Some of Wall Street’s most speculative names, including meme stocks and shares of artificial intelligence companies, are leading the equity market rally this year, helped by renewed interest from retail investors.
Retail investors had a poor year in 2022, with the average portfolio ending the year down around 35% from all-time highs, Vanda Research previously estimated.
However, retail investors have shown renewed interest in the early part of 2023. Aggregate inflows into the U.S. stock market, though concentrated in a few names, has reached levels last seen in 2020-21, according to Vanda Research.
Shares of companies linked to artificial intelligence have soared after U.S. firm OpenAI, the owner of ChatGPT, a chatbot that gives strikingly human-like responses to user queries, snagged a multi-billion dollar investment from Microsoft Corp.
Meme stocks have clawed back some of last year’s losses, while shares of larger, tech-focused companies such as Nvidia and Tesla have also joined in the fray.
The Nasdaq Composite Index, home of many smaller, more speculative companies as well as the megacaps, is up 13% this year, after a 33% loss in 2022. The S&P 500 index is up about 7%.
“We’ve definitely seen risk appetites return to equity markets this year,” said Steve Sosnick, chief strategist at Interactive Brokers.
Companies building artificial intelligence tools have been among the rally’s biggest winners, a move market observers say has been driven in part by retail investors.
Big gainers include shares in analytics firm BigBear.ai , which are up 500% this year, and chipmaker Nvidia , up 50%. Meanwhile, Google-parent Alphabet and Microsoft jostle to pull ahead in the race for the next big growth driver.
Five of the largest Artificial Intelligence ETFs, which offer exposure to firms involved in the development and production of robots or artificial intelligence, have grown assets to $4.27 billion, up 18% this year, compared with a 10% rise in assets for the Nasdaq 100-tracking Invesco QQQ ETF .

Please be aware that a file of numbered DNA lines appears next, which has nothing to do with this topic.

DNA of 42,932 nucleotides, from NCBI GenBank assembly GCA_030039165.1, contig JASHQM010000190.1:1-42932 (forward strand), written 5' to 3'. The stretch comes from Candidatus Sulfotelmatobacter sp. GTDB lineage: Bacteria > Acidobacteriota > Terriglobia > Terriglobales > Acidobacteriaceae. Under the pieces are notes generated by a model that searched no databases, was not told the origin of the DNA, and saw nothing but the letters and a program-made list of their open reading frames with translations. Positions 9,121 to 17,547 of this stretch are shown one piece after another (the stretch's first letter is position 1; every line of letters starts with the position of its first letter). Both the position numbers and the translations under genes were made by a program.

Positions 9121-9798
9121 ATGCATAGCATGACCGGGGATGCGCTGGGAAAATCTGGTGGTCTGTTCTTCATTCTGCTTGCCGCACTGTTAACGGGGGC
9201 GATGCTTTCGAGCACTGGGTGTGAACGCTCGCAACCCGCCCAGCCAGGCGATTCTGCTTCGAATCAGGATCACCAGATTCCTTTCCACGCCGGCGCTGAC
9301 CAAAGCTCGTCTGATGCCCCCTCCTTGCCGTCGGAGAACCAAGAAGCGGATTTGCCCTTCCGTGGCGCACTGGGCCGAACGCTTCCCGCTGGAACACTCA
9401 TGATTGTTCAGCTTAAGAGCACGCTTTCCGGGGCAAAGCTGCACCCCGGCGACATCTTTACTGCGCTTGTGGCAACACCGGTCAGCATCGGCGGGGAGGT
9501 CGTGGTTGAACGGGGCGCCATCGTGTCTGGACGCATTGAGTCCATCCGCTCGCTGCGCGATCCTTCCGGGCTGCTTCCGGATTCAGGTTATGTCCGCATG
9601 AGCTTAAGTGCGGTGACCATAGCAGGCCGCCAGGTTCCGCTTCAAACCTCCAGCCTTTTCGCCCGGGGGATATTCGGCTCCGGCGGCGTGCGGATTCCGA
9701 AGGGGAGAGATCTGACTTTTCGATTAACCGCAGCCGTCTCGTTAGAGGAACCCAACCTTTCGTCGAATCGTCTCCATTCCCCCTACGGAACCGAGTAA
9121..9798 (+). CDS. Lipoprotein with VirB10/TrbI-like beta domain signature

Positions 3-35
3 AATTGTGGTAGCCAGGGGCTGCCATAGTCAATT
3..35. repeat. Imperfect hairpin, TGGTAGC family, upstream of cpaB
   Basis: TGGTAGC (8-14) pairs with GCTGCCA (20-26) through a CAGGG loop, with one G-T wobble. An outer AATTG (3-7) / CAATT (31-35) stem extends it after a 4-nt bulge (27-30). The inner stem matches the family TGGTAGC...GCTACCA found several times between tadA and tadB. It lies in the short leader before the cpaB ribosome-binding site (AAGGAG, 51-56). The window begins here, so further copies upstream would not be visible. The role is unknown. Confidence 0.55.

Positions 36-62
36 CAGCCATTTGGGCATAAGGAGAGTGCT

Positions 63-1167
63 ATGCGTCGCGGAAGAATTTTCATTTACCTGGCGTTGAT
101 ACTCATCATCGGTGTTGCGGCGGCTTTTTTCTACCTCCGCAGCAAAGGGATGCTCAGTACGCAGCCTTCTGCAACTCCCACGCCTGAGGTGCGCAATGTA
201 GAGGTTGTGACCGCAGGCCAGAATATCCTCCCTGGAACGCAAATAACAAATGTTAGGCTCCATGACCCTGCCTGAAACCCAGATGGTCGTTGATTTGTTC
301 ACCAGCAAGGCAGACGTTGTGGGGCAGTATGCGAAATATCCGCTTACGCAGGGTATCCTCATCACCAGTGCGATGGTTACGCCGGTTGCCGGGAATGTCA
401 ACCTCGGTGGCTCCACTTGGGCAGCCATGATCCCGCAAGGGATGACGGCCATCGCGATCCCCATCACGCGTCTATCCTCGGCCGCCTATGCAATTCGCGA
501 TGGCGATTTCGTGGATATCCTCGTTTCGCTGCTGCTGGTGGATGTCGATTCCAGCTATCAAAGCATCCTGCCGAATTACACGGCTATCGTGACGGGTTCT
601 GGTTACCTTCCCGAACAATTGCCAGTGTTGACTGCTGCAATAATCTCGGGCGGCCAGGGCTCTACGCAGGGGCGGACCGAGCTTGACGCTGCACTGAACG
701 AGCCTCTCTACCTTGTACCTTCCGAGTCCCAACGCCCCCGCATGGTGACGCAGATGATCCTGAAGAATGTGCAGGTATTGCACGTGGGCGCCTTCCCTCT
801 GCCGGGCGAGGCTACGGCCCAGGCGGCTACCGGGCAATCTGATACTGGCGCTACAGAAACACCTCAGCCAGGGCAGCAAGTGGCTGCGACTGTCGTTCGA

Meanwhile, shares of early meme stocks GameStop and AMC Entertainment have pared some losses after last year’s tumble.
Not all meme stocks are thriving, however: shares of Bed Bath & Beyond, which soared as much as 180% in early February, have retreated to trade down 19% for the year as investors await details on whether the struggling retailer can avoid bankruptcy.
Many market participants are quick to draw contrasts between the current rally in speculative names and meme stocks’ initial surge in 2021.
One key comparison is bond yields, which now offer increased competition to stocks after hitting multi-year highs in 2022 as the Fed tightened monetary policy. Investors have recently recalibrated how high the Fed might raise rates this year amid signs of a stronger-than-expected job market.
“The current state of play is undoubtedly more challenging,” analysts at Vanda Research said in a note on Thursday.
The Fed’s rate-hiking campaign has tightened financial conditions relative to two years ago, with the Chicago Fed’s U.S. National Financial Conditions Index (NFCI) at -0.36, compared to -0.62 in 2021, signaling tighter financial conditions.
The return to risk-taking is showing up in record trading volumes in the U.S. options market.
Demand for calls, which convey the right to buy stock at a fixed price in the future, has outstripped puts, typically used for bearish wagers, with 1.15 calls traded for every put over the last month, per Trade Alert data.
Still, that measure is not as euphoric as in 2021, when it reached a high of two calls traded for every put.
SHORTS TAKE AIM
While retail traders may be rushing in, short sellers - who aim to profit by selling borrowed shares and hoping to buy them back later at a lower price - have been adding to their bets, particularly in the AI space.
“Investor enthusiasm is also attracting short-sellers that are skeptical about some of the resulting valuations,” said Evan Niu, an analyst at Ortex, which tracks real-time short interest data.
At the same time, short sellers are digging in their heels on their bets against Bed Bath & Beyond, with short interest at a near 6-month high of 48.6%, per Ortex data.
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